what about a cross bike with flat bars?
    +1

    I ran a traditional CX rig last year (Felt F1X) and although I really enjoyed it on gravel and for training, I missed the benefits of a flat-bar with MTB components during CX races. So I built up a new ride for the 2007 season.

    You have to be careful with frame sizing and geometry as CX/road frames are short and sloping top tubes (for adequate standover) are rare.


  9. #9
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    I am with the vote on racing your MTB first and seeing if you like the sport. Even when I owned a cross bike, I found I was faster getting on and off my hardtail MTB, so raced that (and used the cross bike as a road bike).

    If you have a 29er, Ronsonic's note about putting cross tires on it may be the way to go.
    --
    Getting old, fat, and slow...
    www.singlespeed.org
    自転車が好きだよ

  10. #10
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    I have raced cross on my mountain bike before, but it just feel like doing another mountain bike race. Cross bikes offer quicker acceleration and steering. Doing the hike a bike sections, the drop bars offer the perfect placement for the your hand.

  11. #11
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    thanks for the input

    Well, I took the plunge and purchased a 07 Specialized Tricross Comp. This appeared to be a good bike for the transition from mountain biking to cross. In addition, prices have come down. The shop did not have my size but I will have it next week. I am excited about the new challenge. I figured it was about time that I get a cross/road bike for at least riding on the road. I have been riding an 8 year hardtail with slicks for a long time.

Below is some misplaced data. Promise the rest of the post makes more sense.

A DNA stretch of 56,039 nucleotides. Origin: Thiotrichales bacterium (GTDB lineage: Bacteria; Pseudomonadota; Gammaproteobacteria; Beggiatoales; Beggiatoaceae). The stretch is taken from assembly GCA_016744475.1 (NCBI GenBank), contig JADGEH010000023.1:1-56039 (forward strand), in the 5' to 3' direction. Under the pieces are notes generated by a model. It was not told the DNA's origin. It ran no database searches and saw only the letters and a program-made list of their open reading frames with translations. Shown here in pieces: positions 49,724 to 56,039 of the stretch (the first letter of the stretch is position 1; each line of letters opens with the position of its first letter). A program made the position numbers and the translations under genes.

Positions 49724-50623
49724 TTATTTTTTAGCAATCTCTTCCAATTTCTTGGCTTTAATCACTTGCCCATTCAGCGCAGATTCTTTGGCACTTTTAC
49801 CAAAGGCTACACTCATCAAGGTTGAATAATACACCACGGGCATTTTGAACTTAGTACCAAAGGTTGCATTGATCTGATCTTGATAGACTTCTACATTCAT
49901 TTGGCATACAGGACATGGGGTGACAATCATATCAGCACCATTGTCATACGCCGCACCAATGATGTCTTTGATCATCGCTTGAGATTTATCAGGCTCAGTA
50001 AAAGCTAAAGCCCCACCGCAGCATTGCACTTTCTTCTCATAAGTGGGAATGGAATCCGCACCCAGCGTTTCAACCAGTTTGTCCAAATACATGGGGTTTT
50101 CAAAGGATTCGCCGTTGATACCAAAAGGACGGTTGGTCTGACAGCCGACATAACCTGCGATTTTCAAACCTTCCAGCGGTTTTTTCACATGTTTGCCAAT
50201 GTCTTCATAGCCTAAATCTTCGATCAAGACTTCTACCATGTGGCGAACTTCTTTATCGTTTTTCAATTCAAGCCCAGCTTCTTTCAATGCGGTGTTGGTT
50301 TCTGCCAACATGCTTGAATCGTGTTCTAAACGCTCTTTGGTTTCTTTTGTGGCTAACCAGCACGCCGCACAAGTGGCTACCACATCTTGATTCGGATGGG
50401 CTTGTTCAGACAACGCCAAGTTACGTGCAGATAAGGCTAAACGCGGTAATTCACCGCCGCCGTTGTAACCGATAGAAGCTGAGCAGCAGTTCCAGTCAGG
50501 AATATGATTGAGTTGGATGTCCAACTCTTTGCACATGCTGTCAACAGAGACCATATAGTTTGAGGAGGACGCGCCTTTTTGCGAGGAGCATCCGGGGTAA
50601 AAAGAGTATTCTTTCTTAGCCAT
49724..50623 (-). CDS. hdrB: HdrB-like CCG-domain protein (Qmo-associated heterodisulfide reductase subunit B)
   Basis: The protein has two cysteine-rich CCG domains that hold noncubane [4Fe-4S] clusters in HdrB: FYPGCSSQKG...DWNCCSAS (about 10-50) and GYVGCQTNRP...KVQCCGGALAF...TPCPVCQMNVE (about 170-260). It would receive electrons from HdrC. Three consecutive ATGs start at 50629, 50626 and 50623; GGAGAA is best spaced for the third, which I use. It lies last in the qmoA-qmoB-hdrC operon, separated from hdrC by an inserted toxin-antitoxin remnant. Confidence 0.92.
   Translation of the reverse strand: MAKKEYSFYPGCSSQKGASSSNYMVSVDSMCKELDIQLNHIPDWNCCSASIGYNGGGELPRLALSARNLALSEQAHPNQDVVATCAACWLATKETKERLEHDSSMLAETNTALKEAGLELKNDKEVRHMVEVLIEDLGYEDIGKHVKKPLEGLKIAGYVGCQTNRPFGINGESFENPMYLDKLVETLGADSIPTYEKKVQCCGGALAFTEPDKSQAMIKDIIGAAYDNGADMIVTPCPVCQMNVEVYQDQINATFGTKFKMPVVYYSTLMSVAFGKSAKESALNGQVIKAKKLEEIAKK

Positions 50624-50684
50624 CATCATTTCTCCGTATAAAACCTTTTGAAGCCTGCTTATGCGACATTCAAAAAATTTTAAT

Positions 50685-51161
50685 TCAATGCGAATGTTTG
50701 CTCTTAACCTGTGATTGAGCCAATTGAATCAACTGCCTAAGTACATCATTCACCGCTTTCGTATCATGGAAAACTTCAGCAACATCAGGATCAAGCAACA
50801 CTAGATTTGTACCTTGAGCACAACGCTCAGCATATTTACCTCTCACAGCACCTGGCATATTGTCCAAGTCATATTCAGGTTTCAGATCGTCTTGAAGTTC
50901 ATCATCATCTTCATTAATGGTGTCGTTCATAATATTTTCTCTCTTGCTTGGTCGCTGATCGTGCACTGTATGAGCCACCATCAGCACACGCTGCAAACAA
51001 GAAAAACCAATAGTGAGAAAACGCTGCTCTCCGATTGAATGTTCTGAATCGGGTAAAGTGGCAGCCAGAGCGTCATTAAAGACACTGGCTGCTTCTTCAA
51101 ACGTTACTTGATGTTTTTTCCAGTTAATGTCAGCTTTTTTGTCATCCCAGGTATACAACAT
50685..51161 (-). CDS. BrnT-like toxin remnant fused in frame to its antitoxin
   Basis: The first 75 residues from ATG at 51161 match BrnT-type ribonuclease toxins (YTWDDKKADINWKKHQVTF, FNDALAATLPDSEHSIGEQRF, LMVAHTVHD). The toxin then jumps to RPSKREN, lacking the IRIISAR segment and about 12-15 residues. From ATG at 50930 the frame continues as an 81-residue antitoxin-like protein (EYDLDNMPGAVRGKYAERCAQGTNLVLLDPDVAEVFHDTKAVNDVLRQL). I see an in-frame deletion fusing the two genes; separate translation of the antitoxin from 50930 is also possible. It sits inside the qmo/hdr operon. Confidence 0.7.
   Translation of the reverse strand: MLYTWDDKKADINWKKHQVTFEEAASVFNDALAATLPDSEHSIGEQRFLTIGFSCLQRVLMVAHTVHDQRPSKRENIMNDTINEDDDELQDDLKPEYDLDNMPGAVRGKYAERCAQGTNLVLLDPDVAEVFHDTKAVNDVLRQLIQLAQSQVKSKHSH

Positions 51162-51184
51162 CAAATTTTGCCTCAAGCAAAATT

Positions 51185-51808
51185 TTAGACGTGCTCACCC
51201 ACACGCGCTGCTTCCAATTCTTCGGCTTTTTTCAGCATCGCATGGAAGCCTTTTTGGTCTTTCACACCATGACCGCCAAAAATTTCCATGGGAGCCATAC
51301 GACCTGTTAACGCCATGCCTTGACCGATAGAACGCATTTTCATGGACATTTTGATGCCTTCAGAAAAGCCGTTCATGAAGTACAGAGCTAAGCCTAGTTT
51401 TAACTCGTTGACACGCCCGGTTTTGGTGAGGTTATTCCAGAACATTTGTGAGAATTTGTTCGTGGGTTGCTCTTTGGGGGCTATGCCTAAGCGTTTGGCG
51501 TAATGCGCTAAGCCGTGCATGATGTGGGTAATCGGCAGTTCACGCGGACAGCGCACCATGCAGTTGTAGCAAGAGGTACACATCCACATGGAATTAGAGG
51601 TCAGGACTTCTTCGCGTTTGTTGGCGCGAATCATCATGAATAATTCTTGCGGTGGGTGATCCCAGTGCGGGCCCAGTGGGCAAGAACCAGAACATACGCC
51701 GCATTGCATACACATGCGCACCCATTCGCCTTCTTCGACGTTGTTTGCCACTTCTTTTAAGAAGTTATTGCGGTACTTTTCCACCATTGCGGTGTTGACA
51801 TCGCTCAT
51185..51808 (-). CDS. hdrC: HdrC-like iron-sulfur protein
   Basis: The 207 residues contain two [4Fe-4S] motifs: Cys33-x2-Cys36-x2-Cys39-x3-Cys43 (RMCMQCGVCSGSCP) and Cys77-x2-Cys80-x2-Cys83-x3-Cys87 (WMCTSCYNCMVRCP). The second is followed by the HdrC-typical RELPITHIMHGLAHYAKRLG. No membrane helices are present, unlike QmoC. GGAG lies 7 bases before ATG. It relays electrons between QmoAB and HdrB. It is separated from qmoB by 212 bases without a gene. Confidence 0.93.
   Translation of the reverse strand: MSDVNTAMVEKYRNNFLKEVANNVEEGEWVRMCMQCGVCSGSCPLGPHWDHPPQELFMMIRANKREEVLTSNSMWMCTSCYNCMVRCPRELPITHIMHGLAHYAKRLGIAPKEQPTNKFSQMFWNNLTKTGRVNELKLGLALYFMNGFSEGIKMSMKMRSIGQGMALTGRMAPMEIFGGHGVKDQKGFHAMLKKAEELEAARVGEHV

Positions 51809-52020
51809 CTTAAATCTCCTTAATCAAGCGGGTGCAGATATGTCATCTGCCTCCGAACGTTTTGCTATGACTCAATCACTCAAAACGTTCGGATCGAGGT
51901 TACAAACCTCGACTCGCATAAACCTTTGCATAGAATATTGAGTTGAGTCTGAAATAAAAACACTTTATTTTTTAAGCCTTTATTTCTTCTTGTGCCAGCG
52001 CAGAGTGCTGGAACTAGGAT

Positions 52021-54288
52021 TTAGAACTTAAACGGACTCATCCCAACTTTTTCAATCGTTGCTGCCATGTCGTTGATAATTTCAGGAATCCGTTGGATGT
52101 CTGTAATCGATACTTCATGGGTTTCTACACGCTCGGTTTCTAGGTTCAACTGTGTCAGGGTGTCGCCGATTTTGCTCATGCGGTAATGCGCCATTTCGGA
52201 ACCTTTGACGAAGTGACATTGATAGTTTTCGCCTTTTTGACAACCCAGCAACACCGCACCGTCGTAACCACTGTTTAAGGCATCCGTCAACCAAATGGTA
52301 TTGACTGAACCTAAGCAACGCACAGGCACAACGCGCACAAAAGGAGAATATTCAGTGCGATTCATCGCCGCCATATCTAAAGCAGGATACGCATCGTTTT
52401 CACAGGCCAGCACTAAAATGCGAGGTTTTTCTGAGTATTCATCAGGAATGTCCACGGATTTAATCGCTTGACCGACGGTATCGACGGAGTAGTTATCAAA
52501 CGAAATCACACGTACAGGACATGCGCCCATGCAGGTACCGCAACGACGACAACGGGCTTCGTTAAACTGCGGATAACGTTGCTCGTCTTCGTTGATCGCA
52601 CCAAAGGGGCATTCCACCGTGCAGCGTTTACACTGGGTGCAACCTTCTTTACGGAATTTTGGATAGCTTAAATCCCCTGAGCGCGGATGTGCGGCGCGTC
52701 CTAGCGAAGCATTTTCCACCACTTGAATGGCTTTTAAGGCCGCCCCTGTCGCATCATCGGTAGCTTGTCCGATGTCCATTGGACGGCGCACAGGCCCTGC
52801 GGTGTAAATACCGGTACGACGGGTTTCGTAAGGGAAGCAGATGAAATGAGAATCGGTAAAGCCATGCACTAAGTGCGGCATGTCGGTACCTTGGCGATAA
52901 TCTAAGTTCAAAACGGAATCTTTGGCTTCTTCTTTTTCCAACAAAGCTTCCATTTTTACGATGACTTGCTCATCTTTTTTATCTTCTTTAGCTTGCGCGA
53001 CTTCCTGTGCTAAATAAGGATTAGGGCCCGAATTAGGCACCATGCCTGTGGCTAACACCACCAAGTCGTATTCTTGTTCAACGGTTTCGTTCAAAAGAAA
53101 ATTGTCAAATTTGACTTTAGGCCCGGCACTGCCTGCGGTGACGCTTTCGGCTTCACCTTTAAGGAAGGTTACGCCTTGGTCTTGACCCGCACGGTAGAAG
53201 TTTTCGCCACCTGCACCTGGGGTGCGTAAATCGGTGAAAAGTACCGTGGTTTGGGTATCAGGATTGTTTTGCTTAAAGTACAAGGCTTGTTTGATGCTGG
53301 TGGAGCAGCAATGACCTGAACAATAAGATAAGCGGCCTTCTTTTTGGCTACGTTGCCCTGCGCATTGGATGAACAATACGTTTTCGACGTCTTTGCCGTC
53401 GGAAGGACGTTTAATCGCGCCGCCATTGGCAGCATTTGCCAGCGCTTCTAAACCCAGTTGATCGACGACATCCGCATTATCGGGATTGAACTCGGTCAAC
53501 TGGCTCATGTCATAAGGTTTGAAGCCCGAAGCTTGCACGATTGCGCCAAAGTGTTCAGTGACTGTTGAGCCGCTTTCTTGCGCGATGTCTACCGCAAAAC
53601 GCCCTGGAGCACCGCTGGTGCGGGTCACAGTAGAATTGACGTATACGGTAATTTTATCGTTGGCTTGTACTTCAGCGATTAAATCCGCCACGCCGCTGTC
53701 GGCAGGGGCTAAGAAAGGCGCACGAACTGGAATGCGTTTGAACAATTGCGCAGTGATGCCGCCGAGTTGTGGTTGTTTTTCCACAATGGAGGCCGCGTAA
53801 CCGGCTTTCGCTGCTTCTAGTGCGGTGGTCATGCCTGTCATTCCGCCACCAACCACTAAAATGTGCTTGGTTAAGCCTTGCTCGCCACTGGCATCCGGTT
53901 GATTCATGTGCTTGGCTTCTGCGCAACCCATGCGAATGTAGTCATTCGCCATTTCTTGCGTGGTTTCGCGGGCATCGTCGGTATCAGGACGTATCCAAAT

Thanks again for the input!

  12. #12
    Samurai on Two Wheels
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    Quote Originally Posted by Dude!
    Well, I took the plunge and purchased a 07 Specialized Tricross Comp. This appeared to be a good bike for the transition from mountain biking to cross. In addition, prices have come down. The shop did not have my size but I will have it next week. I am excited about the new challenge. I figured it was about time that I get a cross/road bike for at least riding on the road. I have been riding an 8 year hardtail with slicks for a long time.

    Thanks again for the input!
    Congrats on the choice and to be realistic, once your do your first cross race you'll be hooked .

  13. #13
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    Got it and it feels great

    Got the frame yesterday. I spent some time dialing it in. It does not feel that scary. I am already jumping curves, etc. I will take it out on the singletrack today .

  14. #14
    Unapologetic bike wh*re
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    I am in the process of re-fitting my '99 Trek 7500 into a "monster" cx bike...

    It started as a comfort / hybrid with all the associated cushy parts and many of those had already been swapped for stiffer and lighter parts.

    The other day I found some beautiful Ritchey drop bars and now I just have to fit the cantis and find some bar end shifters to make the coversion complete (the b-screw is handling my shifting duties).

    The bike was already fast and more than capable of hitting the singletrack but with the drop bars the handling is much crisper, my position is more aerodynamic, and the ride is extremely comfortable.



    I don't plan on racing this one but wanted a build that could handle some serious abuse and still get me from a to b at a high comfort level.

    It needs the rack so I can mount my paniers for long road trips and my commute.